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Here's why everyone is talking about Charlottesville, Va.

On Saturday, Aug. 12, a group of white nationalists gathered to protest the removal of a Confederate symbol in Charlottesville, Va. With counter protesters rallying as well, violence quickly broke out between the two groups.

By definition, white nationalists are "a group of militant whites who espouse white supremacy and advocate enforced racial segregation." This means that they oppose racial equality and operate on the belief that white individuals are superior to nonwhite individuals, according to Southern Poverty Law Center. The group took to Charlottesville to protest the city's decision to remove a statue of Confederate Gen. Robert E. Lee from Emancipation Park, Fox News reports. The statue was erected in 1924, but in recent years has been seen as a symbol of white supremacy causing Virginia officials to vote to remove the statue from the park in February.

At the rally organized by a white nationalist leader, those who disagree with white supremacist beliefs took to Charlottesville to make their voices heard. When violence broke out between the two groups before the rally even started, attendees and Charlottesville police stepped in to break up fights and scuffles.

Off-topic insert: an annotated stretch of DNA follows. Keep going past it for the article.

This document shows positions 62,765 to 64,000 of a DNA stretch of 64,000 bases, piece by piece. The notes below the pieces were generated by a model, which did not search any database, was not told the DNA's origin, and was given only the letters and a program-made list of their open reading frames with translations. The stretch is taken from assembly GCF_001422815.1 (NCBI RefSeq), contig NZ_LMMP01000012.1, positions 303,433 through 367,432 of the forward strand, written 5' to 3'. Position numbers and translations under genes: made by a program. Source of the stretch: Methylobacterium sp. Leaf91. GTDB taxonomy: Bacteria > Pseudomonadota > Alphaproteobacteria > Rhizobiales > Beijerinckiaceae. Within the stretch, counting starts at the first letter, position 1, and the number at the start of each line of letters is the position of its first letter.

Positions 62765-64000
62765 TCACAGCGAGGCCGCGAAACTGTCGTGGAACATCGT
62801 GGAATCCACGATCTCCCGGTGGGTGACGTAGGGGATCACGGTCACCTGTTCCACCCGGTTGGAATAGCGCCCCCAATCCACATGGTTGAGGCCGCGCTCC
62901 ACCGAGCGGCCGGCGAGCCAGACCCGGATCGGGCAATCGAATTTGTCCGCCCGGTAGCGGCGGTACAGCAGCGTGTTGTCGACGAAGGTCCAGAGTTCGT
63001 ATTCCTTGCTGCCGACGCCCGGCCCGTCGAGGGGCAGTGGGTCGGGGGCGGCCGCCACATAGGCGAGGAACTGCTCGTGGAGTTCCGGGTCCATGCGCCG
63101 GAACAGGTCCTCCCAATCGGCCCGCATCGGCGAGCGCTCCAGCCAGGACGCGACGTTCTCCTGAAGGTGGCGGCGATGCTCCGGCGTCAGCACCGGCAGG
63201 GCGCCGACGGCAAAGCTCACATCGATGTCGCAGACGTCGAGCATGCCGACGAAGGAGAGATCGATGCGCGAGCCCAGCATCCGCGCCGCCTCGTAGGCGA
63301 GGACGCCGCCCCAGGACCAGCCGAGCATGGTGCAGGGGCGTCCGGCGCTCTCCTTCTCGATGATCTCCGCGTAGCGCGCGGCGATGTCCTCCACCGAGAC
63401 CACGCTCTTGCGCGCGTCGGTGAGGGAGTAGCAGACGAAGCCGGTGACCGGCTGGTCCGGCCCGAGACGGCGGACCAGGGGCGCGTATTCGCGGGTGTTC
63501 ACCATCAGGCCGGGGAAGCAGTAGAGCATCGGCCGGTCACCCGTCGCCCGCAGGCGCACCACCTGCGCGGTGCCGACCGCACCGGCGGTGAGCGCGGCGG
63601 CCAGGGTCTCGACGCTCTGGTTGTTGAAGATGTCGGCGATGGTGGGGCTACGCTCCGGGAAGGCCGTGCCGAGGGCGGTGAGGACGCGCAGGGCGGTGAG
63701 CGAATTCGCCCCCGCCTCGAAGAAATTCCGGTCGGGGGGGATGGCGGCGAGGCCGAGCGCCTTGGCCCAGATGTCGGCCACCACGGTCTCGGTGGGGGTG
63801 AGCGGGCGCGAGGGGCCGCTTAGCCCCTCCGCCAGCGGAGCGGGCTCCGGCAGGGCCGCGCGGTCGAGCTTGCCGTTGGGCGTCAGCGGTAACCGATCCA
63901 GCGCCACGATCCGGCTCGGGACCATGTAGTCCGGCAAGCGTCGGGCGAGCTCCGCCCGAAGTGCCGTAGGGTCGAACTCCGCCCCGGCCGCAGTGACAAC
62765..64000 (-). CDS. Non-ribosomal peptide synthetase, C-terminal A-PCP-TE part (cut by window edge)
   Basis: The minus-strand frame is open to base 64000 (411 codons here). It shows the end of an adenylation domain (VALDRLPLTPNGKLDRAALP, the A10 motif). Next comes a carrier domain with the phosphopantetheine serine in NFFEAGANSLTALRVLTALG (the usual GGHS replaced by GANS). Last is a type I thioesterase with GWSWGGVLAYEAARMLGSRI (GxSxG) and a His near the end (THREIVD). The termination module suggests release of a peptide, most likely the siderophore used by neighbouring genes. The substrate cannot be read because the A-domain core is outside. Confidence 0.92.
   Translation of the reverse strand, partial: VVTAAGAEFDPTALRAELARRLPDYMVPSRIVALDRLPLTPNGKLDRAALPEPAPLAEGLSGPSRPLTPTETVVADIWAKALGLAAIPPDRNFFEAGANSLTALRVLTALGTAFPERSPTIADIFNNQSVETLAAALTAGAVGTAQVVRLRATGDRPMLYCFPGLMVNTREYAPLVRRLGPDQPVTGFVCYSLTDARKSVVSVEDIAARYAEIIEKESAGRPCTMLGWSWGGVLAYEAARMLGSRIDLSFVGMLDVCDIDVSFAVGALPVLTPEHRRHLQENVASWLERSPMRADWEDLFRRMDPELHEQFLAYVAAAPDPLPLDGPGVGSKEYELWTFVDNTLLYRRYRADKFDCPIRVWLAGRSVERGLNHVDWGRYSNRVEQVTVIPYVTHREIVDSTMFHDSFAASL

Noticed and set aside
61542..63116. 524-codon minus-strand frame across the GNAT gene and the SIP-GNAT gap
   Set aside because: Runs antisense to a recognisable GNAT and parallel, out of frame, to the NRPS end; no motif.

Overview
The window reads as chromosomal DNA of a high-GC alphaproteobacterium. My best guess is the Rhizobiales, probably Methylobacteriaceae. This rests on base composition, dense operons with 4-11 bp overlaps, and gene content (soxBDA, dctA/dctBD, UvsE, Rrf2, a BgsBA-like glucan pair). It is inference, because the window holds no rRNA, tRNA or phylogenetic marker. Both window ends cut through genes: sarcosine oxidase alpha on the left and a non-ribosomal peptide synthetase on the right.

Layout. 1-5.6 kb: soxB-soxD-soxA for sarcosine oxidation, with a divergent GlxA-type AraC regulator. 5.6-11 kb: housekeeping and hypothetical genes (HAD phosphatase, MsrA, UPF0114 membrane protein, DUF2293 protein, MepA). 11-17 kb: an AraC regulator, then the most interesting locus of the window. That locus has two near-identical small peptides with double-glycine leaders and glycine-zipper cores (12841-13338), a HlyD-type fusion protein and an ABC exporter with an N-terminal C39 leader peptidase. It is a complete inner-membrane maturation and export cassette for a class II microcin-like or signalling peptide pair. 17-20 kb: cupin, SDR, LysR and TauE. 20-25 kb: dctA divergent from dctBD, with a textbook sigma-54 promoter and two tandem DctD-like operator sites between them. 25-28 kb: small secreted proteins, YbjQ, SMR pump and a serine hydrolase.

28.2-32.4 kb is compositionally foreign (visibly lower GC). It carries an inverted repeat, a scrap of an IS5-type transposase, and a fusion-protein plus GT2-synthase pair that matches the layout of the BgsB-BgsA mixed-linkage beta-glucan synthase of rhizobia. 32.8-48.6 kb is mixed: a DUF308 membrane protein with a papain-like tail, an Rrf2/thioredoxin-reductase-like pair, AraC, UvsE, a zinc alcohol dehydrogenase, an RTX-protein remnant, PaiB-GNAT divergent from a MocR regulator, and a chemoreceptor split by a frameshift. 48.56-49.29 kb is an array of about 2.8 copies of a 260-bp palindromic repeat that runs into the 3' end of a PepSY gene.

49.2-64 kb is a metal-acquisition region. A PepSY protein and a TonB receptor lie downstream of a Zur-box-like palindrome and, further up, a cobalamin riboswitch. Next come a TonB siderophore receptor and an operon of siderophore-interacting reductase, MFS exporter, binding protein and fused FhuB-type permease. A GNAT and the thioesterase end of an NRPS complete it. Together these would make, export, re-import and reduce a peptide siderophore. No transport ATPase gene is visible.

You also may have heard reports of a man who drove his car into a crowd of counter protesters in the area. He has been arrested and identified as 20-year-old James Alex Fields Jr of Ohio. One person, 32-year-old Heather Heyer, died and 19 were injured as a result of his actions. Two Virginia State Patrol troopers also died yesterday when they were patrolling near Charlottesville via helicopter and it crashed in a wooded area.

It's because of these events that Virginia Gov. Terry McAuliffe declared a state of emergency. He also condemned the presence of the white nationalists and the violence that took place yesterday by stating, "I have a message for all the white supremacists and Nazis who came into Charlottesville today. Our message is plain and simple: go home. You are not wanted in this great commonwealth. Shame on you. You pretend that you're patriots, but you're anything but... You came here today to hurt people. And you did hurt people. My message is clear: we are stronger than you."

President Donald Trump also responded to the violence during a press conference. You can watch a video of his statements below.

What is your response to the planned rally, the violence and the statements from the governor and the president? Share in the comments below.

Photo credit: Mother Jones

by Sydney Adamson | 8/13/2017
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